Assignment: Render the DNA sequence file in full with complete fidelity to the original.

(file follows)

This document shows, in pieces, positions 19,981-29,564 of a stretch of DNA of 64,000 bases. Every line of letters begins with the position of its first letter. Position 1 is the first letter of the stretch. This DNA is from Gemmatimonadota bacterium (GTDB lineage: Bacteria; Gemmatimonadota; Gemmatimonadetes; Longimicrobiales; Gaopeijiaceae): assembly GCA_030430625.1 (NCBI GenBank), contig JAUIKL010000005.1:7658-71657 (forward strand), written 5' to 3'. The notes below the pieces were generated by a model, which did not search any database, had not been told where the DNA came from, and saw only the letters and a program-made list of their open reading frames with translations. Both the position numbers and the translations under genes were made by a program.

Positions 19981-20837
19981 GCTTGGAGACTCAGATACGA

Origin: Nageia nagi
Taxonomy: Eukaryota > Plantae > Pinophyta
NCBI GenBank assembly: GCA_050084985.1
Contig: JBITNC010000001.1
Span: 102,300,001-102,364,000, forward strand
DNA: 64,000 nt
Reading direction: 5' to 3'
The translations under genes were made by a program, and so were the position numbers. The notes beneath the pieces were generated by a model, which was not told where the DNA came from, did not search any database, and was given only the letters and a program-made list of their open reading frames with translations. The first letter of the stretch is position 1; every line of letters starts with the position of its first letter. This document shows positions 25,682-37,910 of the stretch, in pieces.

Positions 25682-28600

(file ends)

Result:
This document shows, in pieces, positions 19,981-29,564 of a stretch of DNA of 64,000 bases. Every line of letters begins with the position of its first letter. Position 1 is the first letter of the stretch. This DNA is from Gemmatimonadota bacterium (GTDB lineage: Bacteria; Gemmatimonadota; Gemmatimonadetes; Longimicrobiales; Gaopeijiaceae): assembly GCA_030430625.1 (NCBI GenBank), contig JAUIKL010000005.1:7658-71657 (forward strand), written 5' to 3'. The notes below the pieces were generated by a model, which did not search any database, had not been told where the DNA came from, and saw only the letters and a program-made list of their open reading frames with translations. Both the position numbers and the translations under genes were made by a program.

Positions 19981-20837
19981 GCTTGGAGACTCAGATACGA

Origin: Nageia nagi
Taxonomy: Eukaryota > Plantae > Pinophyta
NCBI GenBank assembly: GCA_050084985.1
Contig: JBITNC010000001.1
Span: 102,300,001-102,364,000, forward strand
DNA: 64,000 nt
Reading direction: 5' to 3'
The translations under genes were made by a program, and so were the position numbers. The notes beneath the pieces were generated by a model, which was not told where the DNA came from, did not search any database, and was given only the letters and a program-made list of their open reading frames with translations. The first letter of the stretch is position 1; every line of letters starts with the position of its first letter. This document shows positions 25,682-37,910 of the stretch, in pieces.

Positions 25682-28600